Tech Talk with Master Power Brakes

Troubleshooting a Hard Brake Pedal in a Power Booster Equipped Vehicle

Posted by mpbrakes1 on Sep 2, 2015 4:32:37 AM

Here’s a scary scenario we all dread as drivers. You’re cruising down the highway, wind flowing through your hair and “Born to be Wild” pumping from the stereo. Up ahead traffic begins to slow and you gently tap the brakes. To your horror, nothing happens! The pedal is stiff as a plank of wood. You have to practically stand on the brake to slow the vehicle down, but it does so eventually. Phew!

This post on vacuum pressure is the first of our 4-part series in which we take a deep dive into diagnosing the most frequent causes and solutions related to a hard brake pedal.

Vacuum Pressure

Vacuum - or really lack of vacuum pressure - is the most common cause of a hard brake pedal, and therefore the first thing to look at when a hard pedal is present. Any brake booster (whether from Master Power or any other supplier) needs a vacuum source to operate. In gasoline-powered cars, the engine provides a partial vacuum suitable for the brakes' power booster. The booster requires 18” of vacuum to operate at full efficiency.Shop For Our Vacuum Pump Here

Without the proper vacuum level, a brake booster will get a progressively harder pedal and eventually end up at a point where you feel like you are pushing against a wall. Your brake system's booster works by a series of diaphragms inside the booster and air on both sides of the diaphragm. An improper amount of vacuum creates a scenario where the diaphragms can’t move the pushrod into the master cylinder. When this happens, the pedal gets harder.

Hard Brake PEdal

If sufficient vacuum isn't being supplied within the booster, you may have to consider installing an electric vacuum pump, or canister depending on how far below 18-inches the vacuum pressure has dropped. An external vacuum pump is basically an electric motor built to provide vacuum to the booster that your engine can’t provide. It plumbs into the brake system using a vacuum hose going from the booster directly to the pump. This completely removes the engine from the equation and provides the proper vacuum level to the system.Got Questions?  Speak With A Specialist Now!

Before jumping directly to a vacuum pump though, there are a couple of quick and simple things that should be investigated. You should look at things like the hose supplying the booster from the engine. The most common problem we see is a person will be using a 3/8” fuel hose. Fuel hose is designed to resist expansion but won’t resist sucking closed like vacuum hose will.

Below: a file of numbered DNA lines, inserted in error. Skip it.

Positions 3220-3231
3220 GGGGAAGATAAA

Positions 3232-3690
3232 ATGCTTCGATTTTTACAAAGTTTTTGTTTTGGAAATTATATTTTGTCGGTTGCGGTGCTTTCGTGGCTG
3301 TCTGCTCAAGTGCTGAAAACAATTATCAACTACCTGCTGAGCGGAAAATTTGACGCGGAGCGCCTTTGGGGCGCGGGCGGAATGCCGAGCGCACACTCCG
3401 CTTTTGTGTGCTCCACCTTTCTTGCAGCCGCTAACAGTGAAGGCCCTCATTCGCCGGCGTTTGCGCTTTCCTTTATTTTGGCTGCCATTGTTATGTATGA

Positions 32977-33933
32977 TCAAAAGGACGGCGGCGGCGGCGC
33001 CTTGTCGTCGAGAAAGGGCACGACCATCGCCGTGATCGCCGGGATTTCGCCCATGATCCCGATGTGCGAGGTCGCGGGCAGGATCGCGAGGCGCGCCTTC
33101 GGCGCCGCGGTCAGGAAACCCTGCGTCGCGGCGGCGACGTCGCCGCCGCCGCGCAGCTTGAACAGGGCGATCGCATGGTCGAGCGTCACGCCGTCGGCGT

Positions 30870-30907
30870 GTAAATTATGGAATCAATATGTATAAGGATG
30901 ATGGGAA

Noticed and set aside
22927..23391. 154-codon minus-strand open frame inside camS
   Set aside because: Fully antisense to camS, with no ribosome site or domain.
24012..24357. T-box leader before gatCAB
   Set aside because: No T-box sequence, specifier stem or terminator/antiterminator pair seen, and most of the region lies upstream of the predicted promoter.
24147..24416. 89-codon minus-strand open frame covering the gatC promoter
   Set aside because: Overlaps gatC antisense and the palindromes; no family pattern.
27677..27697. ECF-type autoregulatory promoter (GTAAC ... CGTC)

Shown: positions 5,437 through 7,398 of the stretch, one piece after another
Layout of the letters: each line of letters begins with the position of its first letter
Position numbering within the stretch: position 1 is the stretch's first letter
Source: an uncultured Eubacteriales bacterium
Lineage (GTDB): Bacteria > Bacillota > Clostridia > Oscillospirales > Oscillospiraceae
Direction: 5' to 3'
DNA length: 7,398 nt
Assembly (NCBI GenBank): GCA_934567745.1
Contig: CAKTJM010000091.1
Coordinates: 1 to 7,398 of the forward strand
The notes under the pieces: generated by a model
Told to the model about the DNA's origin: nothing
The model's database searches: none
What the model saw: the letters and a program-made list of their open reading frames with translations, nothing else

The proper hose to ask for is 11/32” vacuum hose. If you are running a fuel hose, when the engine is running and pulling vacuum on the booster, there is a good chance that the hose is sucking shut. If it is sucking shut, there is no chance of a vacuum being pulled on the unit. An obstruction in the hose could also be limiting vacuum contributing to the brake problem, so be sure to check this area thoroughly.

Another quick check would be the location of the vacuum source within the engine and the fittings used to install the vacuum hose. We have seem many instances where people will use a port that is way too small, not allowing the engine to pull the proper vacuum through the fittings. Make sure you are using a port in the intake manifold that is no smaller than a 3/8” NPT.

Classic Car Vacuum Pump

If all of those things check out within the system, another thing to look at is the actual size of the vacuum booster. Not enough assist within the booster can definitely cause a problem. A brake booster must be properly sized to the automobile that it is installed on. If the booster isn’t of the proper size, proper assist can’t be provided and the pedal will become hard due to the fact that the system is tapped out. At this point, the pedal becomes hard as the booster has done all it can but the vehicle still needs more. This can be the scariest of all scenarios when driving a vehicle.

Shop For Our Vacuum Pump Here

The vacuum present in the booster is the first, and most obvious problem to consider. Brake boosters require a minimum 18-inch vacuum to operate optimally. The further you dip below this the harder the brake pedal becomes. Following our advice above should set you on the right path, but as always, we are here to get you the right equipment if you need it.


 Got Questions?  Speak With A Specialist Now!

Topics: How To Series, Tips and Info, Soft Brake Pedal, Master Power Brakes, Calculating the Right Brake Pedal Ratio, Hard Brake Pedal, tech tip, Disc Brakes vs Drum Brakes

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